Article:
The facility acts as the main trauma center -- and the main lifeline -- for Rohingya who have been injured fleeing violence in Myanmar.
Of the more than 100 Rohingya refugees that have been admitted, most of them have sustained injuries from gunshots, landmines or other explosions, the hospital director Brigadier General Muhammed Jalal Uddin tells CNN.
A 13-year-old Rohingya girl, Umme Salma, arrived at the hospital on September 6 with a gunshot wound.
"The army fire bombed my house, then shot at me when I was trying to run away," she told CNN. "My mother is also here, she got shot three times. We came here by walking through the hills. My brother brought us to the hospital."
More than 380,000 Rohingya -- many of them young women and children -- have fled to Bangladesh to escape violence since August 25, according to the United Nations, an average of almost 20,000 a day.
The predominantly Buddhist Myanmar has denied Rohingya residents the rights of citizenship, considering them to be Bangladeshi, but Bangladesh likewise denies them civil and political rights, saying they're Burmese. As a result, they're effectively stateless.
"I want to return to Myanmar, I want to go to school. But only when it's safe," she adds.
The Myanmar government says 176 out of 471 of all Rohingya villages are now empty of people, and an additional 34 villages were "partially abandoned."
Zaw Htay, a spokesman for Myanmar's Presidential Office, said the reason
people abandoned their homes was because many were told to leave by family members who were involved in terrorist activities.
According to 2014 census, Myanmar's Rohingya were estimated to number about 1 million, with the majority clustered in small often isolated villages in the northern part of Rakhine State along the border with Bangladesh and India.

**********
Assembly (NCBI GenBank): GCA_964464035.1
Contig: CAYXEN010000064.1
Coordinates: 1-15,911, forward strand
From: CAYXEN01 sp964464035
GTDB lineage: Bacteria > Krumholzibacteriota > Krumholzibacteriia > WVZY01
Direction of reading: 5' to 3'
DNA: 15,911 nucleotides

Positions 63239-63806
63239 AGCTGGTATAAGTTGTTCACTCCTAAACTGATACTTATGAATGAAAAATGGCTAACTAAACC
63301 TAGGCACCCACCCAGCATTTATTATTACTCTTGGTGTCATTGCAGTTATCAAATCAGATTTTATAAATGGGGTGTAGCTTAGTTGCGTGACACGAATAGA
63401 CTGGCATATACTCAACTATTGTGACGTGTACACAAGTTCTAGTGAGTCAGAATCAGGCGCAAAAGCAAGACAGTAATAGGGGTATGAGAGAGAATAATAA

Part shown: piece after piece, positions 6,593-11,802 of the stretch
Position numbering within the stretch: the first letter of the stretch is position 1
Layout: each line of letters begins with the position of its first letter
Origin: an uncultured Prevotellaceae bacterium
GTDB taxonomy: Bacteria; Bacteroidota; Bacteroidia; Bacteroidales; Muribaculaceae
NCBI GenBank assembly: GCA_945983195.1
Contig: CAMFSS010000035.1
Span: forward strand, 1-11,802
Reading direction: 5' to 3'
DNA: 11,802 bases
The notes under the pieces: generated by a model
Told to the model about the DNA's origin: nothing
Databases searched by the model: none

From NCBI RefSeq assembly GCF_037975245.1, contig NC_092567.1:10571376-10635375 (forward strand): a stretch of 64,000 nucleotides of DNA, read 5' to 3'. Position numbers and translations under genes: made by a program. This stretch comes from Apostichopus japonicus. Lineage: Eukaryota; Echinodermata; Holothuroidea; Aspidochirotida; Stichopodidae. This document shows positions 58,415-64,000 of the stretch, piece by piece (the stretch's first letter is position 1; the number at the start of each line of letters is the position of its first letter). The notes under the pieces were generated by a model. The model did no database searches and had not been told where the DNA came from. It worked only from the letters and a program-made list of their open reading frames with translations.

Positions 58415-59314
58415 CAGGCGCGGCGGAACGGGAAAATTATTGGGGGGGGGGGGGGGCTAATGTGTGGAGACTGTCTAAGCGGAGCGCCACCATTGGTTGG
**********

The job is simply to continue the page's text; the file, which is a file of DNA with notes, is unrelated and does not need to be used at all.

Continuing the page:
At the Chittagong Hospital, another victim, Yousuf Nabi, 30, lies on a mattress along with dozens of others in the hotel corridor. His legs were both partially blown off when he stepped on a landmine trying to escape Myanmar.
"I'm blind, I can't see," was all he could say, while pointing towards his badly scarred face. The doctor says his facial injuries were likely caused by the gunpowder from the blast.
On a good day, this hospital is overcrowded and under resourced. With this latest crisis, it has pushed the staff to their limits.
"I have not seen such things in my 33 years experience, I have never before received so many bullet injuries and bomb blast injuries," said Mohammed Iqbal Hossain, director of orthopaedic surgery at the hospital.
The United Nations said the current wave of violence has left at least 1,000 people dead.
"It is very difficult to cope but our government is very alert about the situation, they are very concerned, everybody is concerned for these people. Some people are coming from the outside to help them. Volunteers, people bringing money," he added.
The hospital is now fast running out of the medical supplies they need.
"We are providing food, medical services, accommodation to all of these people. But we don't have enough medicines," said Brigadier General Muhammed Jalal Uddin. "When we do not have the right medicine we get help from the Patient Welfare Association."
"The load on the orthopedic department is almost double the number of patients as usual. It has become difficult," he added. "To address this we have given extra nurses, doctors to help."
The situation at the hospital is just the tip of the iceberg of a spiraling humanitarian crisis, as tens of thousands of desperate refugees continue to flee over the border to Bangladesh every new day. The Myanmar government says it is conducting "clearance operations" targeting terrorists and says it will do its best to protect civilians.
The UN's human rights chief Zeid Ra'ad Al Hussein, however, has described the operation as appearing to be a "textbook example of ethnic cleansing."